• Ben Kitay

The 8 Most Common Mistakes of Beverage Contracting

Updated: Nov 5, 2021

Beverage contracts and the related negotiations are complicated. Onerous contract language has cost restaurant operators millions of dollars that they didn’t have to spend (or millions they left on the negotiating table).


This is a list of eight issues that restaurant operators should be aware of when negotiating a beverage contract.


1. Volume-based Term

2. Unlimited Price Increases

3. Reliance on Your Beverage Company Relationship

4. Allowing Marketing to “Own” the Relationship

5. Relying on Coke/Pepsi to Drive Beverage Incidence

6. Fair Share Payments

7. The Myth of Free Equipment

8. Accepting More Service Than Needed

1) The Volume Based Term


The beverage companies want operators to sign contracts based on purchases of a certain amount of product (i.e., a “volume commitment”), instead of a certain length of time. This makes the contract very predictable for the soft drink companies. They can exactly predict the maximum amount they will spend on you. But it makes it very unpredictable for the restaurant operators because of price increases and declines in consumption.


I have seen many clients whose terms have pushed well beyond the expected time frame, simply because the expectations of volume purchases were wrong. Carbonated beverage volume has been in a steady decline since 2004. In fact, in 2004, more than 8 out of 10 non-alcoholic beverages sold in the U.S. were carbonated beverages. Today, that number is 5 out of 10, and the decline continues. So, basing your volume expectations on today’s run rate is likely to elongate the term of the contract.


Unless you are front-loading the financial benefits of a long-term agreement, you can and should avoid volume commitments. Stick to a time-based commitment to avoid an unpredictable outcome.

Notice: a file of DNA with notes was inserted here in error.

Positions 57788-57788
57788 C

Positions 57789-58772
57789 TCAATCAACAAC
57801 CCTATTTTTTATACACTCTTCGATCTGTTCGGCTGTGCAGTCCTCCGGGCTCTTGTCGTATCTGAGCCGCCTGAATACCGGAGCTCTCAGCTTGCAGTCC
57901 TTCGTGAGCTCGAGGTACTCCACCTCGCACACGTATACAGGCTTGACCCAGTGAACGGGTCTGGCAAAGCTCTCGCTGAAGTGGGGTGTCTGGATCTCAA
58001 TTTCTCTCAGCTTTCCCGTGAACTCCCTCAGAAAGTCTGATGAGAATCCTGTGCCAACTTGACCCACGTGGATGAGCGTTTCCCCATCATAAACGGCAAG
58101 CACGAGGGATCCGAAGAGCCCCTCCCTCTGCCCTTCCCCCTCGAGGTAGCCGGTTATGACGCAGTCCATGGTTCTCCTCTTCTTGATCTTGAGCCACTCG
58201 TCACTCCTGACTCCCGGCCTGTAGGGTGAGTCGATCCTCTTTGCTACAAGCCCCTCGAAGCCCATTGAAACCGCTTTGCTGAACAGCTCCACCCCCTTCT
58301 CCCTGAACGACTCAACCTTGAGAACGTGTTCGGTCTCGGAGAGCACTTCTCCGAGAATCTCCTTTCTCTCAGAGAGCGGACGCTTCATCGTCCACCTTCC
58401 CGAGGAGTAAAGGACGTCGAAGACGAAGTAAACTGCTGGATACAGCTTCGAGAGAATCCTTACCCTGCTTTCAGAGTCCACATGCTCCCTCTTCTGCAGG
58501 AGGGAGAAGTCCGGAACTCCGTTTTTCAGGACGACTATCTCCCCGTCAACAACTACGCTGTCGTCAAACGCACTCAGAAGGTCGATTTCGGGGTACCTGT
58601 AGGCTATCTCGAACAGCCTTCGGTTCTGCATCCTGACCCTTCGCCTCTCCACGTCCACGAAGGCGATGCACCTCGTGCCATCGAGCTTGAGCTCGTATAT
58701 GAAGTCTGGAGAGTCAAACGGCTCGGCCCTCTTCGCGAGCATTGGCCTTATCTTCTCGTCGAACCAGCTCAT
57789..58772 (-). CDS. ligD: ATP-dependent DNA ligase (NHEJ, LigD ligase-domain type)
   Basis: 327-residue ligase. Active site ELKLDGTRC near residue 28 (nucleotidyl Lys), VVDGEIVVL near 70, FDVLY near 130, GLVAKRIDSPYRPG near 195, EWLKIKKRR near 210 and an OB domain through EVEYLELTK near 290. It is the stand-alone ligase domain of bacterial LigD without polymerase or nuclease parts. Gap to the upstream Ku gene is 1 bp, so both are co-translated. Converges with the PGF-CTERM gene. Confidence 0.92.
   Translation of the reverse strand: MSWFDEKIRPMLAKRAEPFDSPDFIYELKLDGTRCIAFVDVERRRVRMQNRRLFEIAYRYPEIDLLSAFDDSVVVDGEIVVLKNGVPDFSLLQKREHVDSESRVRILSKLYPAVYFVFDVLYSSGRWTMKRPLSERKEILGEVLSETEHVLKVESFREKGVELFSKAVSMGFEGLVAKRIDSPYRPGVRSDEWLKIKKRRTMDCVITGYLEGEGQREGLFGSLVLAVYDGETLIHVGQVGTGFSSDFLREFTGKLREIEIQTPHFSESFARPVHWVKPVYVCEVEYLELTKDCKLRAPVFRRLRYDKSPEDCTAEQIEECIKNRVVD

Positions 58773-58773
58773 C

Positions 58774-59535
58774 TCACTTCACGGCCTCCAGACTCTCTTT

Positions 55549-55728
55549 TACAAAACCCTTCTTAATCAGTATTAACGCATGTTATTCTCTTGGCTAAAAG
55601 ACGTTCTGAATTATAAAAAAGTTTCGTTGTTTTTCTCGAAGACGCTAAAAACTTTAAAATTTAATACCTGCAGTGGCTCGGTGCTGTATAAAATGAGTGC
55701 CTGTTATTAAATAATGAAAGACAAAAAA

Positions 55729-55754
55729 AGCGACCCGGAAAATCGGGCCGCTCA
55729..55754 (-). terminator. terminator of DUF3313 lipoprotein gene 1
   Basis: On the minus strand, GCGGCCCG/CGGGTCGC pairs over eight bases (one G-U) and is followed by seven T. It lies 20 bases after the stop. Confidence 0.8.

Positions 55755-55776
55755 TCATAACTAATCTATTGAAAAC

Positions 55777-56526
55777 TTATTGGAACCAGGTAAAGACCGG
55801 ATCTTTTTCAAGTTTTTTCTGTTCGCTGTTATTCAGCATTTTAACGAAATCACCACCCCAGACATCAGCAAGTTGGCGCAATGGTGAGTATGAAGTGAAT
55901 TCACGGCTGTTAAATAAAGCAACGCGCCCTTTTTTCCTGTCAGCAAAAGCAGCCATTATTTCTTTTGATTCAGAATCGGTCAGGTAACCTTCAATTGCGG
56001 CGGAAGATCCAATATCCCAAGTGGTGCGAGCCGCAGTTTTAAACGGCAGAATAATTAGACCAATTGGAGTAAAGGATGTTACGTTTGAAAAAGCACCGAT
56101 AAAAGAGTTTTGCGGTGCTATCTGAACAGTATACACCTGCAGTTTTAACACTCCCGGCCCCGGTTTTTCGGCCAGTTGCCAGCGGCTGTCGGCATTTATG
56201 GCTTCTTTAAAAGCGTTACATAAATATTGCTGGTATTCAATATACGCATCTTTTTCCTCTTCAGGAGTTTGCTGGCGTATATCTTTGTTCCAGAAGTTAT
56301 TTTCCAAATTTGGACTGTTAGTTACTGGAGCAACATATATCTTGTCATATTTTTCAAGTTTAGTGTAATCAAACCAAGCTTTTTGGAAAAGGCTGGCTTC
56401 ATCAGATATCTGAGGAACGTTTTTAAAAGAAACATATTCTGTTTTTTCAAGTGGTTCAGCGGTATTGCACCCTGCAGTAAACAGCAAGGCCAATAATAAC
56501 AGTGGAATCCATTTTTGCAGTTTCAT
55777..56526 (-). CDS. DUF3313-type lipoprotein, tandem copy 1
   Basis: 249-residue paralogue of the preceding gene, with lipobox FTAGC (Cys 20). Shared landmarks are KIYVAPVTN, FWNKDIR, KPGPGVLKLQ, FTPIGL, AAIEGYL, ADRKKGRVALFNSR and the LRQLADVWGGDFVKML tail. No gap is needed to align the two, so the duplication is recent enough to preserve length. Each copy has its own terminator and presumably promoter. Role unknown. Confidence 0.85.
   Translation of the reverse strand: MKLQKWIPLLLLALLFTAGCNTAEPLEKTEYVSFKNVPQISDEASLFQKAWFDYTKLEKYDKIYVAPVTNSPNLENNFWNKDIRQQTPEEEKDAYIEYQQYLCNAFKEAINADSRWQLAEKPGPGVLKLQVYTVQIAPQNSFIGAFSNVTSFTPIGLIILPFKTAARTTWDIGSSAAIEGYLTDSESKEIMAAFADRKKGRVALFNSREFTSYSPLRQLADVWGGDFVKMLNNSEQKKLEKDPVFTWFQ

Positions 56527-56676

2. Reliance on Your Beverage Company Relationship


Relationships are import for many reasons. But they are not to be relied upon during a negotiation for exclusive pouring rights.


I can’t count how many times I have heard this: “I don’t need to negotiate my soft drink deal. I have a relationship with so and so (a highly placed beverage executive). I can just call him (or her) to get the best deal.” Most often, when I look at the deal being referenced, it falls well short of the latest benchmarks.


Your beverage company relationship may get you invited to the World Series or the Super Bowl. But it won’t get you the best soft drink pricing. In fact, it may get in the way of achieving that goal.


3. Unlimited Price Increases


Have you ever seen a manufacturer demand rapid price increases for product that is experiencing rapid decline in demand? If you have purchased fountain soft drinks, you have. Fountain soft drink syrup prices have increased at a rate more than 50% higher than inflation, and without regard to underlying commodity pricing.


Limiting soft drink companies’ increases can be a tough negotiation but getting a palatable level is possible if you approach it correctly.


4. Relying on Coke or Pepsi to Drive Beverage Incidence


It is true that a significant lever for producing operating profit is beverage incidence. For quick serve restaurant chains, the average incidence rate is somewhere around 60-70%. What that means is that for every ten entrees sold, a beverage is sold with it 6-7 out of 10 times.


Increasing that incidence rate by even a fractional amount can result in a dramatic increase in operating profit.


The problem is that the soft drink companies use that fact to convince you to pay more for their products. They each claim they are better at raising incidence, and that because they will raise incidence, you don’t really have to focus on the deal.